product (21 CFR 50.23(d)(1)(xi)).
The requirements for Institutional Review Board (IRB) review of protocols for military
use of investigational drugs without informed consent have been strengthened and further
specified beyond those required for conventional INDs. The provisions of the interim rule
include the following:
- The duly constituted IRB is to be responsible for reviewing the study. It must review
and approve the investigational new drug protocol and the administration of the
investigational new drug without informed consent as a prerequisite for the study to
proceed (21 CFR 50.23(d)(1)(v)).
- DOD's request for a waiver must include the documentation of minutes of IRB meetings at
which the protocol was reviewed (21 CFR 56.115(a)(2)).
- The IRB must include at least three nonaffiliated members who are not employees or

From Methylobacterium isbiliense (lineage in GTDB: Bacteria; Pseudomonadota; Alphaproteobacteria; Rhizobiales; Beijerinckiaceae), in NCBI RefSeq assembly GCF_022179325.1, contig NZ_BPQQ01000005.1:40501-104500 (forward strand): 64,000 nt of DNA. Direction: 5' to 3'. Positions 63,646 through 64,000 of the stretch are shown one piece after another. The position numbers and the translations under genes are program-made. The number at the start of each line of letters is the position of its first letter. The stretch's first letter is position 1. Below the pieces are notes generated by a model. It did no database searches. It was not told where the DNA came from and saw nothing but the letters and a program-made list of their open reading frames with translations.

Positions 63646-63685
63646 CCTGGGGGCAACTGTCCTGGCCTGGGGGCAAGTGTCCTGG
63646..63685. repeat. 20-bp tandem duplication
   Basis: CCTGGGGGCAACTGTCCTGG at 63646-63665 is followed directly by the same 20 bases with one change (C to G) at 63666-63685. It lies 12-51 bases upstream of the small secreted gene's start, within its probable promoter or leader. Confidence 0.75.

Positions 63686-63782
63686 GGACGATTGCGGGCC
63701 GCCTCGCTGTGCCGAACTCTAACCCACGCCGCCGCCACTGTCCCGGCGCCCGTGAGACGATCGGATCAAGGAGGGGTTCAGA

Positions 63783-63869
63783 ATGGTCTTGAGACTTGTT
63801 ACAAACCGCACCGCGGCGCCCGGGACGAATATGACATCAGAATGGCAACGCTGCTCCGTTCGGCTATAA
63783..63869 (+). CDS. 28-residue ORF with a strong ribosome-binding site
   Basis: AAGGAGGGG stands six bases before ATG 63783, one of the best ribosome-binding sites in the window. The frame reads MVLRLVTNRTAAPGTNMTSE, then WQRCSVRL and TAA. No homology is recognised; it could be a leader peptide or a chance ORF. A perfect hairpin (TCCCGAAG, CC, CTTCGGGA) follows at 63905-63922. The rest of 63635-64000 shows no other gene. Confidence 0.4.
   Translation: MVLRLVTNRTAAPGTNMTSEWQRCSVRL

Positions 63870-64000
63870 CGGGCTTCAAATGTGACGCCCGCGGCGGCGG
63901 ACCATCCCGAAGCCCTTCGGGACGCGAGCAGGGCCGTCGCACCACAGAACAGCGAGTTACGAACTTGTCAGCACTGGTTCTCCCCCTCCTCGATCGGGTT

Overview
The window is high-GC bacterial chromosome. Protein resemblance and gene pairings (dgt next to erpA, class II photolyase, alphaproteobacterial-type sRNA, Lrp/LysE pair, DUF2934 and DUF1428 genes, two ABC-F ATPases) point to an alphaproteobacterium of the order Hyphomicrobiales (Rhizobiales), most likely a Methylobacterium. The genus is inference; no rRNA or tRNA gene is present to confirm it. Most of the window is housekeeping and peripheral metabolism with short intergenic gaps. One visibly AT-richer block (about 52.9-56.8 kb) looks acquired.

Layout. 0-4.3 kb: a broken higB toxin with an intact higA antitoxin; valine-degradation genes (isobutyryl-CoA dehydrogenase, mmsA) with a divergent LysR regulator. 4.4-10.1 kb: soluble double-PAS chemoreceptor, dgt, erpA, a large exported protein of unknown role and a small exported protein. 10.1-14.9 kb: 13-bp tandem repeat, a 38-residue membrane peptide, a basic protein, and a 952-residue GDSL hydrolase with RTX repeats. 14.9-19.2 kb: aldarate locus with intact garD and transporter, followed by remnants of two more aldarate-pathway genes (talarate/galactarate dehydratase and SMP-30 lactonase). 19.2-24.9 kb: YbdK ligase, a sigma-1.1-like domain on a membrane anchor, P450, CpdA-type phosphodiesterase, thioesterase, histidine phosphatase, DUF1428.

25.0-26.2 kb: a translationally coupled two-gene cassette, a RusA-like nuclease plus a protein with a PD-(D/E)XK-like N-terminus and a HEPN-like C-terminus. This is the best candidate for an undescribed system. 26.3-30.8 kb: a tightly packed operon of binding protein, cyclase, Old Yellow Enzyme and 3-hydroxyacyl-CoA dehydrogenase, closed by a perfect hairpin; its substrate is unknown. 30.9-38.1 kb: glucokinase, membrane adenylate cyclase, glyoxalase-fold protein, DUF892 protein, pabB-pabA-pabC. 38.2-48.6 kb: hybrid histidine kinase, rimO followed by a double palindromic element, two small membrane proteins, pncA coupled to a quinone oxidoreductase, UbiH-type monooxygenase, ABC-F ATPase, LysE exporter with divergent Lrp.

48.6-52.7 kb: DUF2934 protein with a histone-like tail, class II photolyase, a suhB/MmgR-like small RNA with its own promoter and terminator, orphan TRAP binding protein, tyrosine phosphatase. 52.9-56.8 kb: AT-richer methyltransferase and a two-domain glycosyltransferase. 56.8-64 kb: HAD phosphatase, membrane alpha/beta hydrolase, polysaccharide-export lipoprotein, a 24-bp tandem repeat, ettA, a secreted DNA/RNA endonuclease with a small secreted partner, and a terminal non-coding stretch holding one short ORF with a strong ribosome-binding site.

officers of the Federal Government (other than for purposes of membership on the IRB)
- The IRB must review and approve the contents of the required written information sheet
on the investigational product; the adequacy of the plan to disseminate information; the
adequacy of the information and the plans for its dissemination to health care providers;
and an informed consent form in those circumstances in which DOD determines that informed
consent may be obtained from some or all personnel involved (Section 50.23(d)(3)).
The rule provides for FDA to complete its review of the investigational new drug
protocol and conclude that it may proceed subject to a decision by the President on the
informed consent waiver request (Section 50.23(d)(1)(xiii)). FDA will provide a written